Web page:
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Children Watch Television Instead Of Games If Obese Mothers – Part 3 of 3
For these reasons, the American Academy of Pediatrics discourages TV viewing before the discretion of 2 years. Christakis noted that 50 percent of kids from this type of background start kindergarten lacking basic skills. “We know there is nothing better for young children’s brains than real-world accommodating interaction,” he said, adding that the brain develops in direct response to external stimulation.
The extended TV watching among these children comes at a big cost. “Both in terms of displaced exterior activity, such as play or being read to, but also television is overly stimulating – inappropriately stimulating to the developing brain”. Melissa Salgueiro, a psychologist at Miami Children’s Hospital, concurred that “children should not be exposed to TV before long time 2 generic prilosec otc price. Even then TV should be limited to 30 minutes per day, with parents finding other activities – such as play – to hush their children.
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Children Watch Television Instead Of Games If Obese Mothers – Part 2 of 3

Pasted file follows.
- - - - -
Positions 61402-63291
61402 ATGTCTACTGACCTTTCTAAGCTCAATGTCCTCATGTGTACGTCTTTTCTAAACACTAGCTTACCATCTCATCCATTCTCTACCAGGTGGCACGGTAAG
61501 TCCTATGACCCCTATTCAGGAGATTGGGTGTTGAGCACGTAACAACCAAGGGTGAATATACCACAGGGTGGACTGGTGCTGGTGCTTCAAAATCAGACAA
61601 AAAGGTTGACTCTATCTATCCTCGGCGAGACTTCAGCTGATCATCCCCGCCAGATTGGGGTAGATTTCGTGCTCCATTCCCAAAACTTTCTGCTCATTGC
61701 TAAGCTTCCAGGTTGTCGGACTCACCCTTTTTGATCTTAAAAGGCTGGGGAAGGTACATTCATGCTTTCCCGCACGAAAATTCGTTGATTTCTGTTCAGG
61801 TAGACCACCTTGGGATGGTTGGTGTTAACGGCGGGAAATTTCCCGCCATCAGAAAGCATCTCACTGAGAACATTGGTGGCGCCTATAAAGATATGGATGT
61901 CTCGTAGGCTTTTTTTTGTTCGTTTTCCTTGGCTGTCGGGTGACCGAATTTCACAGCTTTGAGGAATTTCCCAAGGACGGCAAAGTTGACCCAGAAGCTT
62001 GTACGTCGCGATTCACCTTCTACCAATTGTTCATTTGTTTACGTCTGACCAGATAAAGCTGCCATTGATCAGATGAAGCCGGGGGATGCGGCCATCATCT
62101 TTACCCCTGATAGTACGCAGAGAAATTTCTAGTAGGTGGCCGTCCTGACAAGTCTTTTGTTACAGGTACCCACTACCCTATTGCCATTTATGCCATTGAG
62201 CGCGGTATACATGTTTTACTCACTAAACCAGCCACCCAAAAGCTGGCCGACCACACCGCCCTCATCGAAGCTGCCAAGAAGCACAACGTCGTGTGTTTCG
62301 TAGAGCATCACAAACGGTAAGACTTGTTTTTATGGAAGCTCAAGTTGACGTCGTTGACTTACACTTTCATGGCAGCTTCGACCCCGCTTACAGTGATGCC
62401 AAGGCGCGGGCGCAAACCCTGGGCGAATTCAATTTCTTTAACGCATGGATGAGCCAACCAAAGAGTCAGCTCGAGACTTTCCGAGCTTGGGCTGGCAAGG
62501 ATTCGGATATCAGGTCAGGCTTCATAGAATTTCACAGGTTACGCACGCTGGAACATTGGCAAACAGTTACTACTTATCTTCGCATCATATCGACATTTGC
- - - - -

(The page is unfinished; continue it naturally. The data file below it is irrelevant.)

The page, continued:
Mothers with more tuition were less likely to keep the TV on during meals. Obese mothers are more likely to be inactive or suffer from depression. “They are more likely to use the television themselves, so their infants are exposed to more television as well”. Thompson is currently doing a muse about to see if play and other alternatives can help these moms get their babies away from the television.
Another expert said the study sheds more light on the issue of TV overexposure at such a young age. “This is further manifestation that certain children, particularly vulnerable children, have environments early on that are not conducive to optimizing their mental health,” said Dr Dimitri Christakis, director of the Center for Child Health, Behavior and Development at the Seattle Children’s Research Institute and a professor of pediatrics at the University of Washington School of Medicine.
That so many kids are watching TV primeval is “shocking and disconcerting”. He mucroniform out that children this age are awake for only 10 or 12 hours a day, but 40 percent of these kids are spending a third of their waking hours in front of a television. “In many cases they’re strapped in. Early small screen viewing is associated with attention problems and with cognitive delays, and it’s harmful to babies’ brain development”.